When the congregation finally does figure out that their pastor no longer believes that Jesus died for the world, then chaos and argumentation breaks out. Ultimately, in most cases, the result is some sort of church split or the unpleasant departure of the pastor.
For this reason, congregations looking for a new pastor should be clear on these important theological issues. Questions should be asked on various issues, and repeated from various angles. If the pastor responds, "Yes, I believe that Jesus died for the world," the follow up question needs to be, "Does this include those people who will never accept Jesus," for Calvinists define "world" and "all people" differently than most Christians.
Moreover, congregations should protect themselves by requiring a new pastor to enter into a covenantal agreement that would require a resignation if the pastor's theology were to change significantly during the course of the pastorate. This should apply to any theological issue, not just Calvinism and Arminianism.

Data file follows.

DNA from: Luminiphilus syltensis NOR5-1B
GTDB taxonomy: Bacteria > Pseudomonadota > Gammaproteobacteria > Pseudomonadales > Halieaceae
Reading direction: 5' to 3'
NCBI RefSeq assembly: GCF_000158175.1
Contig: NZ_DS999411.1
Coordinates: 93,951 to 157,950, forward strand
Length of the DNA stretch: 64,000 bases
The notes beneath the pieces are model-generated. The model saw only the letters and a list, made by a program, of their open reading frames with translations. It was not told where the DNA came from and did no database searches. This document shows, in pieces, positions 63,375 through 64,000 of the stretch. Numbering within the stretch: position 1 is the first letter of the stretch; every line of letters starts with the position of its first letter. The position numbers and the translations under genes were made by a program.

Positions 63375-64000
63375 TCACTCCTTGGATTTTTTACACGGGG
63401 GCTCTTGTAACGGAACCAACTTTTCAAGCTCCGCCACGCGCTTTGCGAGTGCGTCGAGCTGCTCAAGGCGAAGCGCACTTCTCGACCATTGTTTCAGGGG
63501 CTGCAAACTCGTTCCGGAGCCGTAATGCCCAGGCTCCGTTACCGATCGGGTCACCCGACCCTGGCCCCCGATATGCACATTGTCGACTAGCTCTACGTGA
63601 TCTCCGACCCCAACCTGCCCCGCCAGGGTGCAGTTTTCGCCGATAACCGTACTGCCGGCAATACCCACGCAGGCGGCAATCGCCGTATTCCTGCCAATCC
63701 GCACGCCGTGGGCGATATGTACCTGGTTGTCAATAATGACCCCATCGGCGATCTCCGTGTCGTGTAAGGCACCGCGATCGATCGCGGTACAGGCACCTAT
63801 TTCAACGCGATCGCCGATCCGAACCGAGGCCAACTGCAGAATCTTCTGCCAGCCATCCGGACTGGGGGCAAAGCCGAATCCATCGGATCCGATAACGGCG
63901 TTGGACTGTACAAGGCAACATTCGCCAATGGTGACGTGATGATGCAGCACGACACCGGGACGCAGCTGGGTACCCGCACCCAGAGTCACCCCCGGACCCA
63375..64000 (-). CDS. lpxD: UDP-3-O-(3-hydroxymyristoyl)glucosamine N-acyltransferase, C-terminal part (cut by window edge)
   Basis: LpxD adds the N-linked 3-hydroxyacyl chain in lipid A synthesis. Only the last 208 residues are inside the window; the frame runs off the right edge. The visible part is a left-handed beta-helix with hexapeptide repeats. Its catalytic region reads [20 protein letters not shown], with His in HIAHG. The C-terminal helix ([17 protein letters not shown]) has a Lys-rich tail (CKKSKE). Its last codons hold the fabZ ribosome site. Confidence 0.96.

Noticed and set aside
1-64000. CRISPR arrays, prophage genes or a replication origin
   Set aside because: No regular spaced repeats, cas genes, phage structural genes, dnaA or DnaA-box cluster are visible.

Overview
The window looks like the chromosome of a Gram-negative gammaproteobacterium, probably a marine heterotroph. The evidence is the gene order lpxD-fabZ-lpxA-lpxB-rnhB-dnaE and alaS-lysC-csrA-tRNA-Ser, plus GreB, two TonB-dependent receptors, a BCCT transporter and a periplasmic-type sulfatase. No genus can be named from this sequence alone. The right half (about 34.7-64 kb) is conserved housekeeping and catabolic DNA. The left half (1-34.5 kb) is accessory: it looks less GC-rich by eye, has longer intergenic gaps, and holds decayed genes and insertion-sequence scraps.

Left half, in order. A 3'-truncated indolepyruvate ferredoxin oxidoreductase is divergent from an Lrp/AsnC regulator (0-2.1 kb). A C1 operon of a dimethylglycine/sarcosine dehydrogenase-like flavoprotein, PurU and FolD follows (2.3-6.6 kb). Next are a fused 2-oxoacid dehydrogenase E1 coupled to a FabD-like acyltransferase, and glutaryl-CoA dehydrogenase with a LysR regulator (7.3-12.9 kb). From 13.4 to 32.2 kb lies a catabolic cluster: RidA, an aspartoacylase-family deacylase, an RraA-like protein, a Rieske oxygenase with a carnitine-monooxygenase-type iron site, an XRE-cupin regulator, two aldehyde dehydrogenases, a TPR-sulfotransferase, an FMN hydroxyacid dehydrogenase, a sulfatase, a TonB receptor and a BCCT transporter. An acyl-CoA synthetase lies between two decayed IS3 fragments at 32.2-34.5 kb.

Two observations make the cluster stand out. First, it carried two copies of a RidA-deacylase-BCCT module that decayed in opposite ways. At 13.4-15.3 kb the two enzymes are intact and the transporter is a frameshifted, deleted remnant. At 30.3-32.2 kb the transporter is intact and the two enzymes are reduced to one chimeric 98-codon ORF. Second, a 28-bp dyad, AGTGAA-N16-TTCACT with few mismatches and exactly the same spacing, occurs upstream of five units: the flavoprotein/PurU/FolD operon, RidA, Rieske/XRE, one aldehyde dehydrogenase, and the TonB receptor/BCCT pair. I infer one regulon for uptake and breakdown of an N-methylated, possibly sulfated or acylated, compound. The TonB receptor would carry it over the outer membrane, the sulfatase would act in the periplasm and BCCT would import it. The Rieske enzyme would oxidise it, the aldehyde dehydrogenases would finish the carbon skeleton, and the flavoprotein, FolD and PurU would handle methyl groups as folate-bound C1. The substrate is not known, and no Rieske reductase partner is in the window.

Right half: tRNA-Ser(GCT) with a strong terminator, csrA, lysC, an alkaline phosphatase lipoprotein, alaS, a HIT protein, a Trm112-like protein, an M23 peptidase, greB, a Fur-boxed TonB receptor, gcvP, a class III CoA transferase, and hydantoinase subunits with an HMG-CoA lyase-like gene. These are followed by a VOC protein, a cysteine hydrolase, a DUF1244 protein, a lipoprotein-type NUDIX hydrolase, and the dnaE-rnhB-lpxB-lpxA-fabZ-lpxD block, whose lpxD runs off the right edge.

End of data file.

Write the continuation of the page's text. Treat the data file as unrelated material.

Good pastoral ethics require full disclosure. There should be no attempt to teach divergent theology on the sly. This is true for both sides of the Calvinist-Arminian issue. However, there seem to be few, if any, Arminians who are trying to get jobs in Calvinistic churches. Because of the Calvinistic resurgence, however, those churches which embrace the gospel of God's love for the world and for every person must be on their guard against those who would restrict the atonement for the few.